Water quality is an important issue in Iowa. At the Iowa Agriculture Water Alliance (IAWA), our goal is to increase farmer-led conservation efforts. Together with landowners, partner organizations, and the private sector, we are doing just that. Learn more about five water quality initiatives that are playing a major role in improved water quality across the state.
1. The watershed-based approach is being used successfully across the state to address water quality challenges.
A collaborative watershed-based approach enables farmers and other stakeholders to target conservation practices where they will be most effective. It makes the best use of taxpayer dollars to design efforts that meet local needs while improving water quality in accordance with the goals of the statewide Iowa Nutrient Reduction Strategy (NRS).
IAWA and our partners have found the following critical success factors are necessary to successfully implement the watershed approach.
- Watershed Planning
- Technical Assistance
- Financial Assistance
- Engagement (local farmer leaders, agribusinesses, and community leaders)
Together, they lead to meaningful progress to improve water quality at the watershed scale. Following are examples of this success in two of IAWA’s priority watersheds. The Miller Creek Water Quality Improvement Project (WQI) had 6,355 acres of cover crops in 2018. This is estimated to be 17% of all the row crop acres in the watershed. Farmer demand for cover crops is so high in Miller Creek, the local WQI project ran out of funding. IAWA partnered with the local project to create the “Miller Creek Challenge.” This campaign brought in $125,000 of additional funding to help implement the watershed approach.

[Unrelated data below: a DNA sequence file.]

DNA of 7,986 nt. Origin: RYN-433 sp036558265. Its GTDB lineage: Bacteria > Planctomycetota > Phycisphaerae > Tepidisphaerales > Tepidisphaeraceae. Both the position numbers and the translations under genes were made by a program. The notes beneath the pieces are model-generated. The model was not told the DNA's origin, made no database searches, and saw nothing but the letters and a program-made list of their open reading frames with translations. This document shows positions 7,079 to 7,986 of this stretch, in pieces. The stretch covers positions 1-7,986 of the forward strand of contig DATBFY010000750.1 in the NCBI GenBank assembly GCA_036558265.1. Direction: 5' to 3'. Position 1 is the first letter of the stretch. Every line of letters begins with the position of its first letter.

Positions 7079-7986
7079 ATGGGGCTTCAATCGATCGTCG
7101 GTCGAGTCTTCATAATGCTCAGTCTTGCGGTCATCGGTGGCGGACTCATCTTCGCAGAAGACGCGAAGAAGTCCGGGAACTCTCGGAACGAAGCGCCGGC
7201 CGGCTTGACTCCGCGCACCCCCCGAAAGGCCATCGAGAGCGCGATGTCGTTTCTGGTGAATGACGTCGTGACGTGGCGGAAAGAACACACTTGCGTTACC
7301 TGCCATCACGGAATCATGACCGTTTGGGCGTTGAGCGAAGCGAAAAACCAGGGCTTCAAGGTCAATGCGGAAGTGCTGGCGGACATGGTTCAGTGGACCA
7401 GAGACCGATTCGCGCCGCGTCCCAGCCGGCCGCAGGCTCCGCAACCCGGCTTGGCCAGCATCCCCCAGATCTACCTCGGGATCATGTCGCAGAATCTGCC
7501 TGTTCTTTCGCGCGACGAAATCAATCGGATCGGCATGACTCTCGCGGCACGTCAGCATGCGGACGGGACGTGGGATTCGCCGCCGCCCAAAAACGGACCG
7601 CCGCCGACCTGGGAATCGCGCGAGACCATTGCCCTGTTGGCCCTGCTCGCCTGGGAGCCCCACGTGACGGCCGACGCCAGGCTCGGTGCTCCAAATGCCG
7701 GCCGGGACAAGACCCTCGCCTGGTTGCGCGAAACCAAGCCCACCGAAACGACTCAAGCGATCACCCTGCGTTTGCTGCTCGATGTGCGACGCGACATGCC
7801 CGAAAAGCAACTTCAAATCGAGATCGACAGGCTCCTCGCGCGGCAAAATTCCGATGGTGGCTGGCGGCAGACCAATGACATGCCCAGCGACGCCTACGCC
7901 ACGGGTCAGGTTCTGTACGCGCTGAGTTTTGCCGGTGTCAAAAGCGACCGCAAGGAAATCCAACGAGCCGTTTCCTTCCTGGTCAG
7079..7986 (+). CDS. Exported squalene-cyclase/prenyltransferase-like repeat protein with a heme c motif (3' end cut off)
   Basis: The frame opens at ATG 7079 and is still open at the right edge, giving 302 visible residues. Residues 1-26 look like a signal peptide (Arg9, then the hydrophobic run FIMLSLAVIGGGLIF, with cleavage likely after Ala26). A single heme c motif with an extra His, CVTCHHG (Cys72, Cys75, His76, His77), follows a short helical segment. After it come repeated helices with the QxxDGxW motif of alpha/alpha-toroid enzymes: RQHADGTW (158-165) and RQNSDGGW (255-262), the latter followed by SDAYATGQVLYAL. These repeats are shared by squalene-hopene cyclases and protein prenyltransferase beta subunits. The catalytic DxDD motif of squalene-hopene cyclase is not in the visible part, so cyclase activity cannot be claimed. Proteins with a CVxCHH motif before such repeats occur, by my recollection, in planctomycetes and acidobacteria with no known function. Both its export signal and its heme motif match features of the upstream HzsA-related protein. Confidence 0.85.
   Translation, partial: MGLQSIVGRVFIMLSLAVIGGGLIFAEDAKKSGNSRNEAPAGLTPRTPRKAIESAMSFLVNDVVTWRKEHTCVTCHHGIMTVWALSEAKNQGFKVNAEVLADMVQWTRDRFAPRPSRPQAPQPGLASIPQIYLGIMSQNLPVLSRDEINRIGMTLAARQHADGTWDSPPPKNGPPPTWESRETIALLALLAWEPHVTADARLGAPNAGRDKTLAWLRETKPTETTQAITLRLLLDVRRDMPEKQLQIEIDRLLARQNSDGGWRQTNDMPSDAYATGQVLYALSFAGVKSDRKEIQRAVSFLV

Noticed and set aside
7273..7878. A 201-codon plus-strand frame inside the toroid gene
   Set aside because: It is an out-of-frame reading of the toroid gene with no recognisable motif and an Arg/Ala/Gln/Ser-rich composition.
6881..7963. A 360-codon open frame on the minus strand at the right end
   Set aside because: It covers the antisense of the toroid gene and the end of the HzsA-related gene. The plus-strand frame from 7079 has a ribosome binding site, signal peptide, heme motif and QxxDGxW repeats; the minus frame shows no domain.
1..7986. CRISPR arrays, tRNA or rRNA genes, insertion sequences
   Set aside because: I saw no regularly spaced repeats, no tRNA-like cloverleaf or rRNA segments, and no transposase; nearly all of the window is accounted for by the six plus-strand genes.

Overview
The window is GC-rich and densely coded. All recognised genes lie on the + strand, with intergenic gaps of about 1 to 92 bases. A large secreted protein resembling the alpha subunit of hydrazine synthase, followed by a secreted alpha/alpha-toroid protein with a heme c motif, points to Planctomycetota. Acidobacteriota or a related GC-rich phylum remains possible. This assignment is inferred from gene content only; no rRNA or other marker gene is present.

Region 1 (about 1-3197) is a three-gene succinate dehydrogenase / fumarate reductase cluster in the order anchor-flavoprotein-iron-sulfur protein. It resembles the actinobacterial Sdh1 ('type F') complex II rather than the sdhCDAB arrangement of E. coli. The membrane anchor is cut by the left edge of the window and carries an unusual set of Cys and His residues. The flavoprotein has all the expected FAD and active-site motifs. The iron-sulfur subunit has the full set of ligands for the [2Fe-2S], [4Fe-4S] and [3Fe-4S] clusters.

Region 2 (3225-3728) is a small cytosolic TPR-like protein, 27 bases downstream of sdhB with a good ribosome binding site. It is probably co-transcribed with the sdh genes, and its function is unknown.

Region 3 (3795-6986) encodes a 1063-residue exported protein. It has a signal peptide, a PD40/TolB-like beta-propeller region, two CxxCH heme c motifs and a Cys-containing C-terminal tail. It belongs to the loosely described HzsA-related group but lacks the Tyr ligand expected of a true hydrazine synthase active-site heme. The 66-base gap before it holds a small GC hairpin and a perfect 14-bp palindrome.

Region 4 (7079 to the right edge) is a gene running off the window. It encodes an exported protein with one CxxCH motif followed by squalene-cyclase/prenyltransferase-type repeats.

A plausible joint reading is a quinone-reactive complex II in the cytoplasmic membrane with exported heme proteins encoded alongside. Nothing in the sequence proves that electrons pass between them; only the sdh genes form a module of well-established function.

The Headwaters of the North Raccoon River Project had 5,450 acres of cover crops in 2018. This represents nearly 10% of total row crop acres in the watershed. The watershed also leads in edge-of-field practices with 37 bioreactors and saturated buffers constructed or in design at the end of 2018.
2. The new IAWA Iowa Watershed Awards strengthen the momentum that the watershed approach is building across Iowa.
Watershed coordinators, project staff who provide partnership-based management and technical assistance in a watershed, are a key ingredient to the success of locally driven water quality efforts.
To honor watershed coordinators for their contributions and dedication to improving water quality, IAWA — in partnership with Iowa State University (ISU) Extension and Outreach, the Iowa Department of Agriculture and Land Stewardship (IDALS), the Iowa Department of Natural Resources (DNR) and Conservation Districts of Iowa (CDI) — launched the Iowa Watershed Awards program in 2018.
In the inaugural year, we recognized Lee Gravel, watershed coordinator for the Headwaters of the North Raccoon WQI, with the Watershed Coordinator of the Year award. We honored Colton Meyer, the watershed coordinator for the West Branch of the Floyd River WQI, with the 2019 Watershed Coordinator of the Year award.
3. Improving water quality provides opportunities to create jobs and economic development.
There is an opportunity in Iowa to create jobs and economic development opportunities as we scale up conservation practices that improve water quality.
However, there are barriers and missing public and private infrastructure components. These prevent achieving the level of conservation practice adoption that will be necessary in order to successfully implement the Iowa NRS.